I’m back to my roots – not the familial ones, but the culinary roots. Back to the kitchen; back to mise en place; back to herbs and produce for hours – picking apart dirty basil and chopping my way through piles of tomatoes, each time figuring out how to do it a sliver faster. Also (because obviously), I’m back to Spain™. It’s been four years since I moved here the last time (which was actually my third time moving to Spain), to work in a couple of fancy restaurants in Bilbao. So much has happened since then. Found my footing as a full-time food writer in New York. Changed apartments no less than four times. Got married in the Catskills. Got married again (to the same guy) in Spain. And now I’m back. I’ve come full circle – again – and because of my nature, and the nature of the guy I chose as my husband, I’ll probably continue spiraling through this life, inventing and reinventing my professional self, building a home and then leaving to create a new one somewhere else.
We’re opening a seasonal sandwich shop next to the beach in Colonia de Sant Jordi, Mallorca. Coincidentally, I came to this tiny town many moons ago, before I even met G. The name will be Joan y Cati – Joan, which is G’s middle name, and Cati, which is my nickname in Spain. We threw out a bunch of different names, but landed on this one because we felt there was something sweet about it – like a mom-and-pop-shop that’s been on the block for years. And though it’s not even a sit-down restaurant, and we’re far from a bustling metropolis, there’s still so much to consider. So many decisions to be made. So much werk to be done. It’s not all sexy, either. A lot of the work is waiting — for your turn at the wood yard; for vendors to respond to your order requests; for the refrigerator guy to fix the fan on the second-hand cooler with open shelving. A lot of the work is also just being — with yourself and a pen and a kitchen scale, and figuring out exactly how much garlic belongs in your salmorejo (apologies to the friends I garlic-murdered before I perfected the recipe — it’s much better now).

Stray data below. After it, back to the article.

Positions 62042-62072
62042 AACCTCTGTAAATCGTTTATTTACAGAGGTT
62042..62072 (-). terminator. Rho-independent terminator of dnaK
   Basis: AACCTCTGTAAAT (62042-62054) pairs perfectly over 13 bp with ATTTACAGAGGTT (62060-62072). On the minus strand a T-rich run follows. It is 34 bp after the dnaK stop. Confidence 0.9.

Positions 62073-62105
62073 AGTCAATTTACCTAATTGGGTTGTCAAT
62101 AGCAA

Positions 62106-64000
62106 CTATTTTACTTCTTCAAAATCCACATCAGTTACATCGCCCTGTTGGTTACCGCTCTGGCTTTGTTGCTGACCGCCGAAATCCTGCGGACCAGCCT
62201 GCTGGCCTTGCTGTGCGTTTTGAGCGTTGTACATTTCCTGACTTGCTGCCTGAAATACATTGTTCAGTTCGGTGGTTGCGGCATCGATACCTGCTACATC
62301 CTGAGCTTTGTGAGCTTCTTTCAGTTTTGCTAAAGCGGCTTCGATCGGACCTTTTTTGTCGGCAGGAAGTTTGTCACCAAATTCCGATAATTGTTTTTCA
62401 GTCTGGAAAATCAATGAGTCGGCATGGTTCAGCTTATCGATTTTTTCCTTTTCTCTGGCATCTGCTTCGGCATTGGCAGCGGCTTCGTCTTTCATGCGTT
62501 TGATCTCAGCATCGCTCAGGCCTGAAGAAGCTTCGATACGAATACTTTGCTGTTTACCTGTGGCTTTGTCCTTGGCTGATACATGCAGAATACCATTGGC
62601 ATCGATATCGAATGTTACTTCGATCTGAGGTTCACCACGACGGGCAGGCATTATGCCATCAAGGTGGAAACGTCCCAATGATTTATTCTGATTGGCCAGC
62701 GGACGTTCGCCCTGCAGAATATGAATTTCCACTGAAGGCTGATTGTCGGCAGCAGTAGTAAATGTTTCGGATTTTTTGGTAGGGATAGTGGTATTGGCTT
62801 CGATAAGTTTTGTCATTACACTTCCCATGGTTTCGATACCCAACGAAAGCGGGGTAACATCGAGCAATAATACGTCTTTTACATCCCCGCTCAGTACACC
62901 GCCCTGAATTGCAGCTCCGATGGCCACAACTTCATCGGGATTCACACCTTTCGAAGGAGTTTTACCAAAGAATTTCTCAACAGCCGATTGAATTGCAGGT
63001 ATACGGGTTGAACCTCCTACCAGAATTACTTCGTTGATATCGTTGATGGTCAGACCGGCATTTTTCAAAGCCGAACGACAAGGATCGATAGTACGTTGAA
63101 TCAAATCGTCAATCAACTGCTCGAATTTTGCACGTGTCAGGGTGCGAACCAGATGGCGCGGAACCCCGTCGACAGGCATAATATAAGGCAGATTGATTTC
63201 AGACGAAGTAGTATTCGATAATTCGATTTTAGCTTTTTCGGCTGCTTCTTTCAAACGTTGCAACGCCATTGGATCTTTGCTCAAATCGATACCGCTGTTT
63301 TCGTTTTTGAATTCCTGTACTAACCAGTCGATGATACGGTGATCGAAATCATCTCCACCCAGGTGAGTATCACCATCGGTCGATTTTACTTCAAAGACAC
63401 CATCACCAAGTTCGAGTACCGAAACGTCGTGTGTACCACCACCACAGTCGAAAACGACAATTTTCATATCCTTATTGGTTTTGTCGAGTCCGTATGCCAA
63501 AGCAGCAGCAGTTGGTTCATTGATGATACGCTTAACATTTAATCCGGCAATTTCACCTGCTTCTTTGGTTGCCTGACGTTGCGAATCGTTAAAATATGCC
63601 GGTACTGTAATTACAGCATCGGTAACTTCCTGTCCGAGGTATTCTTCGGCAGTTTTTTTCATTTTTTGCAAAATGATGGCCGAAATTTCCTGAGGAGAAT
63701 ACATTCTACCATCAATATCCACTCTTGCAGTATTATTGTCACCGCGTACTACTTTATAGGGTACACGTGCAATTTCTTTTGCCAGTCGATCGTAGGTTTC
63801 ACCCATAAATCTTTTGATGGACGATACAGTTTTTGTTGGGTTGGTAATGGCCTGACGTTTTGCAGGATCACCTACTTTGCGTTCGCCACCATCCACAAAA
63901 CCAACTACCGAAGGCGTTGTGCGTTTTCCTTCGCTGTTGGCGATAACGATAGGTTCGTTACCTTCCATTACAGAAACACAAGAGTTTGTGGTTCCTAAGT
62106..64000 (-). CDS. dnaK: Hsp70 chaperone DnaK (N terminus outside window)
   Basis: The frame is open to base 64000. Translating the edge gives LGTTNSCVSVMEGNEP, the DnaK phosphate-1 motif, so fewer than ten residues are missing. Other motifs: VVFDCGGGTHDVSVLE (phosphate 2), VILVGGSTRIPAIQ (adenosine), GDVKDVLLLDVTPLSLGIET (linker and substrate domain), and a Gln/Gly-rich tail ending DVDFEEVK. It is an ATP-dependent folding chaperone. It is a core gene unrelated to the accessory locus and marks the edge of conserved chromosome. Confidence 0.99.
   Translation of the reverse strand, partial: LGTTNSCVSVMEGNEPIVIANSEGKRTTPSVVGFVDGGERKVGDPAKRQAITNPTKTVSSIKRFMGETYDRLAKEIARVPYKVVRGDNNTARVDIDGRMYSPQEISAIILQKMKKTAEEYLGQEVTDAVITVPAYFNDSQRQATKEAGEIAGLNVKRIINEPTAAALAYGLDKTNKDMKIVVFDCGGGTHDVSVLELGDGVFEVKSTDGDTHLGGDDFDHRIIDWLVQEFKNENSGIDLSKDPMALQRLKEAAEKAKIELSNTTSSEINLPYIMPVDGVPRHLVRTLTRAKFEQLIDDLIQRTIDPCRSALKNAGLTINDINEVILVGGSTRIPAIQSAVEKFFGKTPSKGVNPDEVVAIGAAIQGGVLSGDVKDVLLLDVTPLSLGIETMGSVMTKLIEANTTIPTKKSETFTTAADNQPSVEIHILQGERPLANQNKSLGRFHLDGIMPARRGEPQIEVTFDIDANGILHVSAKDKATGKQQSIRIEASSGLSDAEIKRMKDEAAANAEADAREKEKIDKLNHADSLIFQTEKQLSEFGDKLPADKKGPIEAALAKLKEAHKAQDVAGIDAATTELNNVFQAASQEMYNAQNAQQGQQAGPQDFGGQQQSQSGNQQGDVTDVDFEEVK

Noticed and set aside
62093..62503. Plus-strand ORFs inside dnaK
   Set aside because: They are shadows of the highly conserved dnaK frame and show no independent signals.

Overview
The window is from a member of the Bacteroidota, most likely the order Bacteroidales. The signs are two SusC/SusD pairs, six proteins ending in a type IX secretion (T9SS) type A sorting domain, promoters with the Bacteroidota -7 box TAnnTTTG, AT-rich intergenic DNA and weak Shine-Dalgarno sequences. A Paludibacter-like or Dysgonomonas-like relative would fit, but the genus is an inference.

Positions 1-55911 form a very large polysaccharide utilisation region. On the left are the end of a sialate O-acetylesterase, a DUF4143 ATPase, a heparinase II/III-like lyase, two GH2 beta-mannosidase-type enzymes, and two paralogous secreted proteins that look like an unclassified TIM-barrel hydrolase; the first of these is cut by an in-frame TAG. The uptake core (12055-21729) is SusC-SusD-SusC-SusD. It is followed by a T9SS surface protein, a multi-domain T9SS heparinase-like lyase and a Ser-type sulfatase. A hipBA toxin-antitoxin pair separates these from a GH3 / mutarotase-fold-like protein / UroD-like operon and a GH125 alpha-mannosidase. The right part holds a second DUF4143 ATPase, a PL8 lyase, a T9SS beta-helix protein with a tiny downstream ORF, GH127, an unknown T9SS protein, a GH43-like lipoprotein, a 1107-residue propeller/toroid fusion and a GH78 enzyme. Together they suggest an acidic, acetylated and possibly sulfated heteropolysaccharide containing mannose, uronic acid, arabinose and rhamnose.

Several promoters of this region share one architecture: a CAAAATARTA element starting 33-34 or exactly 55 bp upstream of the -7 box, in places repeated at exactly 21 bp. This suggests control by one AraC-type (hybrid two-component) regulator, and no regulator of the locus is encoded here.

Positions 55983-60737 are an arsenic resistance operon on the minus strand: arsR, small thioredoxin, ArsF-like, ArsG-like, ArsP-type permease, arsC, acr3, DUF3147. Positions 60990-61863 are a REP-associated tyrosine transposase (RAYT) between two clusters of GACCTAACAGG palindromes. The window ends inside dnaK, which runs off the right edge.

As we slowly and steadily work toward our target opening date (July 1), I’m thinking about all of the lessons I’ve learned in my career up until now, both in restaurants and in food writing, and the words that have stayed with me.
I think about the interview I did with Ashley Merriman, and how she said she loves the work of being a chef more than the food itself – “I like the act of coming to work and the ticket machine and the chopping and the lifting and the cleaning and the cooking – the actual act of cooking food.” I love the work, too (though my petite ass isn’t much of a lifter), and I love feeding people things that make them feel full and good. And I’ve learned by now that I’d prefer to do it in a place where I’d like to eat every day, rather than a Michelin-starred restaurant where the food is sooo precious.
I like the act of coming to work and the ticket machine and the chopping and the lifting and the cleaning and the cooking – the actual act of cooking food.